Age at Alzheimer’s disease onset may depend on history of psychiatric conditions
Psychiatric conditions were associated with a younger age at onset of Alzheimer’s disease, and age differences only grew with each additional psychiatric diagnosis, researchers reported.
“Depression has been identified as a modifiable risk factor associated with Alzheimer’s disease (AD),” Zachary Miller, MD, an assistant professor and behavioral neurologist at the Memory and Aging Center at the University of California, San Francisco, told Healio Primary Care. “Less attention has been focused on the association between Alzheimer’s with other psychiatric diseases including anxiety, PTSD, schizophrenia and bipolar disease.”
The researchers screened 1,500 patients with AD at the UCSF Memory and Aging Center for a history of those psychiatric conditions.
Miller and colleagues reported that 43.3% of the patients had a history of depression, 32.3% had a history of anxiety, 1.2% had a history of bipolar disorder, 1% had a history of PTSD and 0.4% had a history of schizophrenia. Patients with depression were 2.1 years younger at the age of AD onset, and those with anxiety were 3 years younger at the age of AD onset (P < .001).
The researchers reported that the presence of only one psychiatric disorder was associated a 1.5-year younger age at AD onset; history of two psychiatric conditions was associated with a 3.3-year younger age at AD onset; and three or more diagnoses was associated with a 7.3-year younger age at AD onset (P < .001).
The differences in age at AD onset suggest that each psychiatric diagnosis “possesses unique and additive effects on AD pathophysiology,” the researchers said.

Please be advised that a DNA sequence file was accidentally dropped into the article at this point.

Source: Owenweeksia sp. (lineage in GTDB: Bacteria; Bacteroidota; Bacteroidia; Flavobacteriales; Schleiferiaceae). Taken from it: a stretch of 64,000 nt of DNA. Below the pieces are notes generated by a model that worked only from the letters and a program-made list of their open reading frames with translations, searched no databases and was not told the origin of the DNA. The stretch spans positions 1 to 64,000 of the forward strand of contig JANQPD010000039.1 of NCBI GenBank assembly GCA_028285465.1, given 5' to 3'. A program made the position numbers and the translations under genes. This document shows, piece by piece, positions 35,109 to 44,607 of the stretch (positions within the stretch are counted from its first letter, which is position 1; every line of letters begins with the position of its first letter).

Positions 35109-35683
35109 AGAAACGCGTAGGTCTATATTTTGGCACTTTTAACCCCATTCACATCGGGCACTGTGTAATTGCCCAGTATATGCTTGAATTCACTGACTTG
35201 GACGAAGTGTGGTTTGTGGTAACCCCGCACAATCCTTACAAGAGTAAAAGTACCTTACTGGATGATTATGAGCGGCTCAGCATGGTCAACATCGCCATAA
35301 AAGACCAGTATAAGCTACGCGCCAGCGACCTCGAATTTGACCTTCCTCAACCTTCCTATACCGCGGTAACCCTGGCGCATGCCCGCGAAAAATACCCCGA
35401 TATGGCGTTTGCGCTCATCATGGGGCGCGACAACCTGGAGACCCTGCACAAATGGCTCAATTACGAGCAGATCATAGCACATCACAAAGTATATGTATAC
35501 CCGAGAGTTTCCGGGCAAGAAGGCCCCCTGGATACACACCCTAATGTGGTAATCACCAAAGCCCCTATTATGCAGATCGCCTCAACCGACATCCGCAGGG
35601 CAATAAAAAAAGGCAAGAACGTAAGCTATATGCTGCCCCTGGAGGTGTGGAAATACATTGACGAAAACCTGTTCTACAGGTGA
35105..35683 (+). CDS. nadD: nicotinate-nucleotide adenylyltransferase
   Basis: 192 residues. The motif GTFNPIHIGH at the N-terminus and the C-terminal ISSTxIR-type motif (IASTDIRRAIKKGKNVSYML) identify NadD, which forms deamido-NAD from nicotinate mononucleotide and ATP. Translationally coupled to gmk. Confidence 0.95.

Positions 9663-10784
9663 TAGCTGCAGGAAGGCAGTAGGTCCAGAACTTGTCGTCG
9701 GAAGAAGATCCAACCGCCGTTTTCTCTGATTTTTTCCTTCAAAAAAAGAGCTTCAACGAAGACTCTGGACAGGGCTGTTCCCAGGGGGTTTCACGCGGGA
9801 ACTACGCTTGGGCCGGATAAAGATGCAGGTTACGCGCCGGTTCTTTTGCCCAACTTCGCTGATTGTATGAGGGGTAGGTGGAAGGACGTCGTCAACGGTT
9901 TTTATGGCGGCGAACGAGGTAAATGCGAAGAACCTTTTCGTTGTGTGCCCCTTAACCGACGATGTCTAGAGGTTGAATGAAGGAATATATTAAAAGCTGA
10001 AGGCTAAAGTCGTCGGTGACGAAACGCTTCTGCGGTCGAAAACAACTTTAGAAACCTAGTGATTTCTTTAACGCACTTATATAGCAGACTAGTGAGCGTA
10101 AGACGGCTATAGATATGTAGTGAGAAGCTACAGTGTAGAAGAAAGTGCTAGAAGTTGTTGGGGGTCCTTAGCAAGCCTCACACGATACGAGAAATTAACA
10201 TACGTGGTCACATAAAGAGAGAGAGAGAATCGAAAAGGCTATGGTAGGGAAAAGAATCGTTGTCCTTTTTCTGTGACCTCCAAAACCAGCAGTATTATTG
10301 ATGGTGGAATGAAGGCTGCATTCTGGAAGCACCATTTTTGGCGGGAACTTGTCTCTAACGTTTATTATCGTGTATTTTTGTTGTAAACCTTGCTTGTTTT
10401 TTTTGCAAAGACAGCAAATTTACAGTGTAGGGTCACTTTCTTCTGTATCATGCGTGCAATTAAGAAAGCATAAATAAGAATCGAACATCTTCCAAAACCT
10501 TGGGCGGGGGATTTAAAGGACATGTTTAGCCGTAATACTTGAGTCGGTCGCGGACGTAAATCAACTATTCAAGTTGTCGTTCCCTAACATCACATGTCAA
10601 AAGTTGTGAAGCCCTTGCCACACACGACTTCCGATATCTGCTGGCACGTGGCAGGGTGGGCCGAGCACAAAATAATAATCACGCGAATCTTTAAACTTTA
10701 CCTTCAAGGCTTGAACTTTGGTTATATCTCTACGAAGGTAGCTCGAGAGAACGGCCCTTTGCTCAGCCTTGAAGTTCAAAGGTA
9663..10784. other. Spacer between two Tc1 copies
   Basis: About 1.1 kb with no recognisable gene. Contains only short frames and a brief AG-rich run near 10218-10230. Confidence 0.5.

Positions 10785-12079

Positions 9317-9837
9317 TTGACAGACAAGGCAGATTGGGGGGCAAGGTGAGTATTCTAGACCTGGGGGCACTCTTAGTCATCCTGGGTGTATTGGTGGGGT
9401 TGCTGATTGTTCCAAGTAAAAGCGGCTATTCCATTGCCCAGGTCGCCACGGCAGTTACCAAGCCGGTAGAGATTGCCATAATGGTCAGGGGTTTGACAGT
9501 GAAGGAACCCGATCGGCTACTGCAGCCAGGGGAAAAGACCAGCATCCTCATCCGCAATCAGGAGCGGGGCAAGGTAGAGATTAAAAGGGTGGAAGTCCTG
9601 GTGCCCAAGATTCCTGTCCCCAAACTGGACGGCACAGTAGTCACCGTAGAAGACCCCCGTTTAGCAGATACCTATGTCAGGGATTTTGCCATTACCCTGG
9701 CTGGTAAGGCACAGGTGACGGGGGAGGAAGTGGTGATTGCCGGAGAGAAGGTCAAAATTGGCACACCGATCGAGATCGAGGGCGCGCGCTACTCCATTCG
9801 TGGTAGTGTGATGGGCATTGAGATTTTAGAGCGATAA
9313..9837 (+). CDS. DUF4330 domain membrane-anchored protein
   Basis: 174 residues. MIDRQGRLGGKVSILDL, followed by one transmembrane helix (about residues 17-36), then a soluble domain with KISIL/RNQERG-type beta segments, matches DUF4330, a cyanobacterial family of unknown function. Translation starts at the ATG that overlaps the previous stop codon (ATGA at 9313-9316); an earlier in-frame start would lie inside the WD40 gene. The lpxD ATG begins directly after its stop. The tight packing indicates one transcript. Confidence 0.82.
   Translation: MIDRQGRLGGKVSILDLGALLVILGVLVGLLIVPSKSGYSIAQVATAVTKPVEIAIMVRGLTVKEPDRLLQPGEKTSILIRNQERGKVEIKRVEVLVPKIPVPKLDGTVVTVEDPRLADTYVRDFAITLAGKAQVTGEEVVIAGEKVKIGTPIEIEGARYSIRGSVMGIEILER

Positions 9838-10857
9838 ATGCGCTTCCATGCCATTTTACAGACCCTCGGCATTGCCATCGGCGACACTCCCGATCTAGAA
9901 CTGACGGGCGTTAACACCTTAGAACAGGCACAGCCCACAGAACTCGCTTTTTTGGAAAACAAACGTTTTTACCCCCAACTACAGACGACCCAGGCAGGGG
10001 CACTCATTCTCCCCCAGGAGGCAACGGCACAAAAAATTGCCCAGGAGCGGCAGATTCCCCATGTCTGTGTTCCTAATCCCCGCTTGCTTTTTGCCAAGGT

The results also showed that patients with depression and anxiety were more likely to be women and had fewer typical AD risk factors. The prevalence of autoimmune disease was significantly higher among patients with depression (P = .01), and patients with anxiety had a greater frequency of seizures (P = .002).
Given the associations with autoimmune disease and seizures, “the presence of depression might reflect a greater burden of neuroinflammation and anxiety a greater degree of hyperexcitability,” according to the researchers.
Miller said that “optimizing the care of psychiatric disease may pose the additional benefit of dementia prevention.” He encouraged primary care physicians to refer patients with psychiatric symptoms that are “complex and refractory towards first-line therapies” to a psychiatrist or psychologist.
“We always advocate for the regular monitoring of cognition in aging populations, and in light of the findings in our study, individuals with a greater degree of psychiatric disease may benefit from even closer monitoring,” he said. “Should PCPs and/or mental health professionals detect concerns in cognition, referral to behavioral neurology would be most appropriate.”